ST. JOHN'S, Nfld. -- It has been four years since anyone from Colleen Jones' Halifax foursome wore Nova Scotia colours at the Scott Tournament of Hearts, and at least one member of the team doubts she'll ever don the uniform of her home province again.
"I'm not sure if we're ever going to play for Nova Scotia again, actually," second Mary-Anne Arsenault said yesterday at the Canadian women's curling championship.
"If this run ends, we'll probably be done."
Well, that may be a little premature, at least if the woman who calls the shots for the world champions is to be believed.
"I feel like I'm nowhere near done," Jones said last night after losing 8-7 to New Brunswick to fall to 2-3.
Now that you've had time to digest those little morsels of information, we'll return you to our regularly scheduled story.
The Jones foursome, which also includes second Kim Kelly and lead Nancy Delahunt, has won the last four Canadian titles and five of the last six. That means the team has played in the Scott as Team Canada five times.
Both Arsenault, 36, and Delahunt, 46, have actually represented Nova Scotia fewer times than that. Arsenault's somewhat stunning revelation indicates they will never catch up.
"We haven't worn the Nova Scotia jacket for a lot of years," said Delahunt, who has won four provincial titles, while Arsenault has won three.
'IT KILLS HER'
"I remember the first year that we came as Team Canada, I used to walk over to the Nova Scotia sign when we came on the ice. Colleen has always been very protective of her Nova Scotia dominance. It kills her to see other people win the province, she thinks that's still her domain. But you've got to give it up if you are going to be Team Canada."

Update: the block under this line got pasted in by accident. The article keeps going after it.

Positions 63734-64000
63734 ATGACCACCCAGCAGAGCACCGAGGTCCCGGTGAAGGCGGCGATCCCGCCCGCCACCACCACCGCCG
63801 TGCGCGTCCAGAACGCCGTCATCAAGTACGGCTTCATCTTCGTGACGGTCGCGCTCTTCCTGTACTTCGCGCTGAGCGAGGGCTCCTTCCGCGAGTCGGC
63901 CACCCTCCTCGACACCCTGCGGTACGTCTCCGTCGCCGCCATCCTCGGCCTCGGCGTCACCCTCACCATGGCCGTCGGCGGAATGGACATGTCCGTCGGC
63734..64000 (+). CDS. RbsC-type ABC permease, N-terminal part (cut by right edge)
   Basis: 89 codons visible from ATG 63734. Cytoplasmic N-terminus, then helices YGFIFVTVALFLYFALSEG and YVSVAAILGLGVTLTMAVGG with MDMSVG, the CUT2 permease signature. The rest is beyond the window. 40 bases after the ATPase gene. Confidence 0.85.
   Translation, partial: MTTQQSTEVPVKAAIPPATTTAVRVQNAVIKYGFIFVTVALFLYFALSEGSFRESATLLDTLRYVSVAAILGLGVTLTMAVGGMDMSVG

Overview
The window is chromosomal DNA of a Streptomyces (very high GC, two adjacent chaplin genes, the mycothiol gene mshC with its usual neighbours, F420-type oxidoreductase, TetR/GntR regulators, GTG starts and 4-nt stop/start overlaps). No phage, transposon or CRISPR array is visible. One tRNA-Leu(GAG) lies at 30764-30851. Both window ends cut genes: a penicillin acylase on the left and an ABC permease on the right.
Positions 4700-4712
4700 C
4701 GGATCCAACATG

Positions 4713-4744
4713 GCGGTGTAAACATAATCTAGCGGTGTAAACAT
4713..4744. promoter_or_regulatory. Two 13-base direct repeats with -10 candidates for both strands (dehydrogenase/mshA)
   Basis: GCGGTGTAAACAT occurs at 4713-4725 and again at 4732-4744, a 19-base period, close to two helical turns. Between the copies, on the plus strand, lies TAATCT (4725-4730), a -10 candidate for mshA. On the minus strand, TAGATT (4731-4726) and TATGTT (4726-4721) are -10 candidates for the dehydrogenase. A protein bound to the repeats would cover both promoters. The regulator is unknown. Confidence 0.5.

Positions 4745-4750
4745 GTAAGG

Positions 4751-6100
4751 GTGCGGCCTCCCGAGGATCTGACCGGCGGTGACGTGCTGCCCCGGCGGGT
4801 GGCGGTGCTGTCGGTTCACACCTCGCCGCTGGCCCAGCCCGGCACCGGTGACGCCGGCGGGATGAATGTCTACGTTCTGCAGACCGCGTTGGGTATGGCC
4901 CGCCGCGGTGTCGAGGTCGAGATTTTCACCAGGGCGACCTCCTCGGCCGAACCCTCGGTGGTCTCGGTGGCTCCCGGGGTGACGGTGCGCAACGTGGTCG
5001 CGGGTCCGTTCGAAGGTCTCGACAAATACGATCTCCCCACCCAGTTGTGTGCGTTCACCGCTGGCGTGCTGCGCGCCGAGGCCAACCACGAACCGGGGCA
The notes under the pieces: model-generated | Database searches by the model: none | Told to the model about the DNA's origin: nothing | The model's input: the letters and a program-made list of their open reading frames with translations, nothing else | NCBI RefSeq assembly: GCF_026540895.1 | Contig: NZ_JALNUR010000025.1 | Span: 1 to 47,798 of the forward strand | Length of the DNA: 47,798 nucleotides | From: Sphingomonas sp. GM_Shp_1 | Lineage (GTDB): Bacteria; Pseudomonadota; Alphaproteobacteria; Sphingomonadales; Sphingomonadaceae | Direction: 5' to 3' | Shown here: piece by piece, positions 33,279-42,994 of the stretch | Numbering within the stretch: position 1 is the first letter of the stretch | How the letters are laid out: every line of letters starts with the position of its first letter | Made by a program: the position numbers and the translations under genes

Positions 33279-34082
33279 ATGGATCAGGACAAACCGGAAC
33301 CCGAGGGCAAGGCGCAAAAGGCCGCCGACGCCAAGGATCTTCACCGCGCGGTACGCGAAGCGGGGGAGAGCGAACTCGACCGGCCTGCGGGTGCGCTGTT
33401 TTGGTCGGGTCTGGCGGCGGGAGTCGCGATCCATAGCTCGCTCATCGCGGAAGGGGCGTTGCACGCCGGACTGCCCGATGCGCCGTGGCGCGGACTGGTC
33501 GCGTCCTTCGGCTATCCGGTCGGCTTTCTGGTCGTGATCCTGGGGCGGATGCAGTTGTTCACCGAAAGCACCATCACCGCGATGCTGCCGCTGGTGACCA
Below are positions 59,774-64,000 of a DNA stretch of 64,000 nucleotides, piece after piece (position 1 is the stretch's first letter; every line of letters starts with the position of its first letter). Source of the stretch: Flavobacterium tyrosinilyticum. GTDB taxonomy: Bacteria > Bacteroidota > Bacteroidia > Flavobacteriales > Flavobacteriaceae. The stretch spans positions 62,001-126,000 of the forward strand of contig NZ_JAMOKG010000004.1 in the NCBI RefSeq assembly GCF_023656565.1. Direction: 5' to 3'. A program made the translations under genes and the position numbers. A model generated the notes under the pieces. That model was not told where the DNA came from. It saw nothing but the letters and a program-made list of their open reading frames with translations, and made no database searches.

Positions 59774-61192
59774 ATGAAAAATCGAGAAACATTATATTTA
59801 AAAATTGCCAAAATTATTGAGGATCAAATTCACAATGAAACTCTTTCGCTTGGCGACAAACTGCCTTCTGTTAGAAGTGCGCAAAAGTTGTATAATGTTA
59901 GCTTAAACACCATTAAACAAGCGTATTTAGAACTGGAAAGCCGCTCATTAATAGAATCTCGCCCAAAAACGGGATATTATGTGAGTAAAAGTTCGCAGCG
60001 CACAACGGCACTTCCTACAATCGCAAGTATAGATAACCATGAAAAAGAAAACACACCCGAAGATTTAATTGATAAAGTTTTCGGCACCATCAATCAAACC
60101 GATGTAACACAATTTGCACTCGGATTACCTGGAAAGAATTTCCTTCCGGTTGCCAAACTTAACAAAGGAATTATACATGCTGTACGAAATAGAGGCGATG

The defending world champions and six-time Scott Tournament of Hearts winners have been on an unprecedented roll of success over the last four years, making for the strange discrepancy between provincial and Canadian titles.
Kay Zinck of Halifax, who is also competing this week, has actually won Nova Scotia six times, an accomplishment that might not have been possible if 14-time provincial champ Jones was in playdowns every year.
"Most people are here quite a few times before they get to win it, but I've been lucky enough to be on this train," said Arsenault.
One thing that the Jones team has perfected is the ability to stay sharp despite not participating in provincials for the last four years.
"We play a lot of men's cashspiels, we go to Europe in January, when all the other women are playing their provincial playdowns, to try to stay competitive," said Arsenault.
"In 2000 we thought we weren't well enough prepared and we lost. We didn't have enough big games coming in, and we had to change that."
SISTER ACT: When Team Canada plays Nova Scotia this morning, a sibling rivalry will be renewed.
Defending world champion Colleen Jones will square off against her younger sister, Monica Moriarty, who plays lead for Nova Scotia.
"I'm not even going to approach it like she is my sister," Jones said. "I'm just going to go out and play the game and not worry about her and not worry about the fact that it's Nova Scotia."
Canada is 0-4 against Nova Scotia the last four years with Jones at the helm.
"They are going to be so Team X," she said. "That's my plan. You can't be too cozy or comfortable out there, so you have to forget that you are playing people you know."